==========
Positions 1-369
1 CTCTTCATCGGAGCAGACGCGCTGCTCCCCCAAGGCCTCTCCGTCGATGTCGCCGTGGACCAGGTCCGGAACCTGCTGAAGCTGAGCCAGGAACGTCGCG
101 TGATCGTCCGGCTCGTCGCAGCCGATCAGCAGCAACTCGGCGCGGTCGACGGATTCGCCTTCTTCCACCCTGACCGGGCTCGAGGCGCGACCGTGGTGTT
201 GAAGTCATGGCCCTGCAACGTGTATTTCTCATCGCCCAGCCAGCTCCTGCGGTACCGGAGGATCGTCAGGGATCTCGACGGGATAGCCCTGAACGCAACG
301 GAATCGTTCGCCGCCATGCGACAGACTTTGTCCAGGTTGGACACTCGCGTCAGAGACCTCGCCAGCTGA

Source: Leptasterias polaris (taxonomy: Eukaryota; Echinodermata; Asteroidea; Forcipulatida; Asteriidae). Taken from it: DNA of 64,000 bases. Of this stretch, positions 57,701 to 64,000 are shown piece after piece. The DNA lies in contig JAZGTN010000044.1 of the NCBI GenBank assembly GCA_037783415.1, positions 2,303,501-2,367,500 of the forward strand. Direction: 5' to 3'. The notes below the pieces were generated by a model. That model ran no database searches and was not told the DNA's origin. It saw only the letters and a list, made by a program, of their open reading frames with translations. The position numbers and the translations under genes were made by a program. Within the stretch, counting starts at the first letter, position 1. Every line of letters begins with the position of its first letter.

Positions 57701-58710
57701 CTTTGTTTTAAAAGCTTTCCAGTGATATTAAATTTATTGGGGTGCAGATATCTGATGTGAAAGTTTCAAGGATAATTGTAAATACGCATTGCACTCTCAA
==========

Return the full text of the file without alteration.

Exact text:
Positions 1-369
1 CTCTTCATCGGAGCAGACGCGCTGCTCCCCCAAGGCCTCTCCGTCGATGTCGCCGTGGACCAGGTCCGGAACCTGCTGAAGCTGAGCCAGGAACGTCGCG
101 TGATCGTCCGGCTCGTCGCAGCCGATCAGCAGCAACTCGGCGCGGTCGACGGATTCGCCTTCTTCCACCCTGACCGGGCTCGAGGCGCGACCGTGGTGTT
201 GAAGTCATGGCCCTGCAACGTGTATTTCTCATCGCCCAGCCAGCTCCTGCGGTACCGGAGGATCGTCAGGGATCTCGACGGGATAGCCCTGAACGCAACG
301 GAATCGTTCGCCGCCATGCGACAGACTTTGTCCAGGTTGGACACTCGCGTCAGAGACCTCGCCAGCTGA

Source: Leptasterias polaris (taxonomy: Eukaryota; Echinodermata; Asteroidea; Forcipulatida; Asteriidae). Taken from it: DNA of 64,000 bases. Of this stretch, positions 57,701 to 64,000 are shown piece after piece. The DNA lies in contig JAZGTN010000044.1 of the NCBI GenBank assembly GCA_037783415.1, positions 2,303,501-2,367,500 of the forward strand. Direction: 5' to 3'. The notes below the pieces were generated by a model. That model ran no database searches and was not told the DNA's origin. It saw only the letters and a list, made by a program, of their open reading frames with translations. The position numbers and the translations under genes were made by a program. Within the stretch, counting starts at the first letter, position 1. Every line of letters begins with the position of its first letter.

Positions 57701-58710
57701 CTTTGTTTTAAAAGCTTTCCAGTGATATTAAATTTATTGGGGTGCAGATATCTGATGTGAAAGTTTCAAGGATAATTGTAAATACGCATTGCACTCTCAA